Insights from Social Networks: Visualizing Big Data from Cells to Cell Phones to Societies

Sunday, 15 February 2015: 8:00 AM-9:30 AM
Room 220C (San Jose Convention Center)
This symposium will explore how network analysis is opening up new ways of looking at the emerging large datasets of how and why agents are linked to other agents. Social network theory took shape when examining connections among people in human societies. The notion of small world networks and the six degrees of separation as well as the idea that it is not simply who one knows, but also who those individuals know, underlies Google’s algorithms of page rank and the popular concept of “networking.” With the application of social network techniques to animal systems in behavior, ecology, and neuroscience, insights into functional significance of different social structures is emerging. The appearance of large datasets and sophisticated visualization techniques is facilitating  the application of this functional lens to fundamental new insights in understanding the dynamics of human actions, especially the “wisdom of crowds.” In this symposium, we will bring together  noted biologists and computer scientists who work on the behavior of humans and animals and the connectedness of neurons and ecosystems to explore the power of social network analysis in solving problems in complex connected systems.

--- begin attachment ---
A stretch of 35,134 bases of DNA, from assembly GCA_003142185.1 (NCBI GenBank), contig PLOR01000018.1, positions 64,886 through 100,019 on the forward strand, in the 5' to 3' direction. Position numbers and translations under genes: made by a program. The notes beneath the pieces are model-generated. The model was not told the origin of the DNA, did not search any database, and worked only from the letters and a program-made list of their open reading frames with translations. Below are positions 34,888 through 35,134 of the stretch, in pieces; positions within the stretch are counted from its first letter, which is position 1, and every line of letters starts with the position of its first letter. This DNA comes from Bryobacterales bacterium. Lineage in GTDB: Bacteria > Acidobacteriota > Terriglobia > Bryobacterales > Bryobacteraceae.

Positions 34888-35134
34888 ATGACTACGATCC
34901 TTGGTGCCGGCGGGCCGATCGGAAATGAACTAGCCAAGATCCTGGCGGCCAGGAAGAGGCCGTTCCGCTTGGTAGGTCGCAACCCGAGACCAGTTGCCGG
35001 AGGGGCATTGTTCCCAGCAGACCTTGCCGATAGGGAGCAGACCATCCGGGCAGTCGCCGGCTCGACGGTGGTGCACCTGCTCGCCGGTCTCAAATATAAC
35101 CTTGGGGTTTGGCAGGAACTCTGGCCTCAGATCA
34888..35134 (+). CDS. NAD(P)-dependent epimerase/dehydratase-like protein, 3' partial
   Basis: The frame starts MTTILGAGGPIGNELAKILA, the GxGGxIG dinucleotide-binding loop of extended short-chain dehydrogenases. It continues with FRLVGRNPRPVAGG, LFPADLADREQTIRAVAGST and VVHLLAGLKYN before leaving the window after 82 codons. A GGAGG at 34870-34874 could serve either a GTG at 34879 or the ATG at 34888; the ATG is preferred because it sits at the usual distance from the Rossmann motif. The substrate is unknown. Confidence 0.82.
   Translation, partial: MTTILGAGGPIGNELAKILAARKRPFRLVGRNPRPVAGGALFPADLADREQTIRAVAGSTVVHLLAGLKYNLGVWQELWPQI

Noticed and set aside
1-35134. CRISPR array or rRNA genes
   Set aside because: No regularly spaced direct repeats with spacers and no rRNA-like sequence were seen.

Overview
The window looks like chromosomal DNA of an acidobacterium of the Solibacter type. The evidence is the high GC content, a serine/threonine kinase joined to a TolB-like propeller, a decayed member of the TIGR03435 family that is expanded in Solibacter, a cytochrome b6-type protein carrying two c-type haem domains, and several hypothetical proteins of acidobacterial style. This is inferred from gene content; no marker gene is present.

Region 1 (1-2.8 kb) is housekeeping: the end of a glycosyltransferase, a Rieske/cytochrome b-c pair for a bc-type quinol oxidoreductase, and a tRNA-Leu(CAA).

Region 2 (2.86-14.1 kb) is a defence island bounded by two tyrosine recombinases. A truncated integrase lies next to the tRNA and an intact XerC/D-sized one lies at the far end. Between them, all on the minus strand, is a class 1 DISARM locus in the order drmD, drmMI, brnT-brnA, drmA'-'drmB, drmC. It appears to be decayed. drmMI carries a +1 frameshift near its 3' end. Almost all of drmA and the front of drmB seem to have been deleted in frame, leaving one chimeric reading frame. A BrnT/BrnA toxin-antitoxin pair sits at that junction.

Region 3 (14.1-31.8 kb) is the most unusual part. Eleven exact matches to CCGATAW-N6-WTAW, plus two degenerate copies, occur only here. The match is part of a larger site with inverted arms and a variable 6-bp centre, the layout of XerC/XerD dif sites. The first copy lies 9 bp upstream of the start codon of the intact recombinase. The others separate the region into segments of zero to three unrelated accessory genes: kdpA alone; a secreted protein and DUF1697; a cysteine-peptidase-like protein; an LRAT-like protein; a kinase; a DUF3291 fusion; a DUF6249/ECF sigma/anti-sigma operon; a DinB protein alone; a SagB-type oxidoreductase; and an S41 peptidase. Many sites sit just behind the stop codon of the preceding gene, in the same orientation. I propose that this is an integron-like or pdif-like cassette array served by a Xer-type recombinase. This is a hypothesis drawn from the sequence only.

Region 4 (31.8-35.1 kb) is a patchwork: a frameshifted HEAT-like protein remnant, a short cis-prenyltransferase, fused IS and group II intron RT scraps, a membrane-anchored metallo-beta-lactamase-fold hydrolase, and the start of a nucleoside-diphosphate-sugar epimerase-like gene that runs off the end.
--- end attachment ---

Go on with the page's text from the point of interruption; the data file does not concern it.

Barbara Illman, U.S. Forest Service
Daniel Rubenstein, Princeton University
Daniel Rubenstein, Princeton University
Tanya Berger-Wolf, University of Illinois
Trey Ideker, University of California
Visualization and Analysis of Biological Networks and Models
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